Case$$\sigma =132$$: If $$\pi \in {\mathscr {F}}_{n-1}(132)$$, the permutations $$1\ominus \pi$$ and $$\pi \oplus 1$$ are both in $${\mathscr {F}}_n(132)$$. On the other hand, if $$\tau$$ is a permutation in $$\mathsf {Av}_n(132)$$ with $$\tau (i)=n$$ for some $$1<i<n$$, then we must have $$\tau (j)>\tau (k)$$ for every $$j\in \{1,\dots ,i-1\}$$ and $$k\in \{i+1,\dots ,n\}$$. Thus, $$n-i=\tau (k')$$ for some $$k'>i$$ and $$n-i+1=\tau (j')$$ for some $$j'<i$$. But this violates the Fishburn condition since $$n-i+1$$ is the smallest value to the left of n and must, therefore, be part of an ascent in $$\tau (1)\cdots \tau (i-1)\,n$$. In other words, $${\mathscr {F}}_{n}(132)$$ is the disjoint union of the sets $$\{1\ominus \pi : \pi \in {\mathscr {F}}_{n-1}(132)\}$$ and $$\{\pi \oplus 1: \pi \in {\mathscr {F}}_{n-1}(132)\}$$. Thus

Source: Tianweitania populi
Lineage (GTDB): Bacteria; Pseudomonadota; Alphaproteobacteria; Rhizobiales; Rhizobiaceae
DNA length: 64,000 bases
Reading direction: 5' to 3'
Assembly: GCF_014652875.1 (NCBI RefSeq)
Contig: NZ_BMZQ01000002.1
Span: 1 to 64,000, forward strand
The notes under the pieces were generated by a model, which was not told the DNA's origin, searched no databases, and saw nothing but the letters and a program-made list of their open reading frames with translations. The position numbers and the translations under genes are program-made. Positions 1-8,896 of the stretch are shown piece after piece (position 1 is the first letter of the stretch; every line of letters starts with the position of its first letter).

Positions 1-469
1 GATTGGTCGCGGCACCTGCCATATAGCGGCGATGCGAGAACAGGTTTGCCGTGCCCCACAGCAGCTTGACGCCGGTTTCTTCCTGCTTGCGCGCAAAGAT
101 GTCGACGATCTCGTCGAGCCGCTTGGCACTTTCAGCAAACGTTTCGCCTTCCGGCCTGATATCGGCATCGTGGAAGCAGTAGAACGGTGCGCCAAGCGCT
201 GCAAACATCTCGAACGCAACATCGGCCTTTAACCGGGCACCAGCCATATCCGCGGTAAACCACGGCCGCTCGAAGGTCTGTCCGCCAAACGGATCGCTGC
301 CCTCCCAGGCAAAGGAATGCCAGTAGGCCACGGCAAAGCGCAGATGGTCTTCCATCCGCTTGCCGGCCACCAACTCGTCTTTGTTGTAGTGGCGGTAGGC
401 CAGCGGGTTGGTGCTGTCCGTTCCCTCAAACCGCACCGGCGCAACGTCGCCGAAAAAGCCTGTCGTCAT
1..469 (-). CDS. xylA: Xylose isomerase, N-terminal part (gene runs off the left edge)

\begin{aligned} F_n(132) = 2F_{n-1}(132)\end{aligned}
for $$n>1$$,which implies $$F_n(132) = 2^{n-1}$$.

Case$$\sigma =123$$: For $$n>2$$, the permutation $$(n-1)(n-2)\cdots 21n$$ is the only permutation in $${\mathscr {F}}_{n}(123)$$ that ends with n, and if $$\pi \in {\mathscr {F}}_{n-1}(123)$$, then $$1\ominus \pi \in {\mathscr {F}}_{n}(123)$$.

Assume $$\tau \in {\mathscr {F}}_{n}(123)$$ is such that $$\tau (i)=n$$ for some $$1<i<n$$. Since $$\tau$$ avoids the pattern 123, we must have $$\tau (1)>\tau (2)>\cdots >\tau (i-1)$$. Moreover, the Fishburn condition forces $$\tau (i-1)=1$$, which implies $$\tau (i+1)>\tau (i+2)>\cdots >\tau (n)$$. In other words, $$\tau$$ may be any permutation with $$\tau (i-1)=1$$, $$\tau (i)=n$$ for which the entries to the left of 1 and to the right of n form two decreasing sequences. There are $$\left( {\begin{array}{c}n-2\\ i-2\end{array}}\right)$$ such permutations.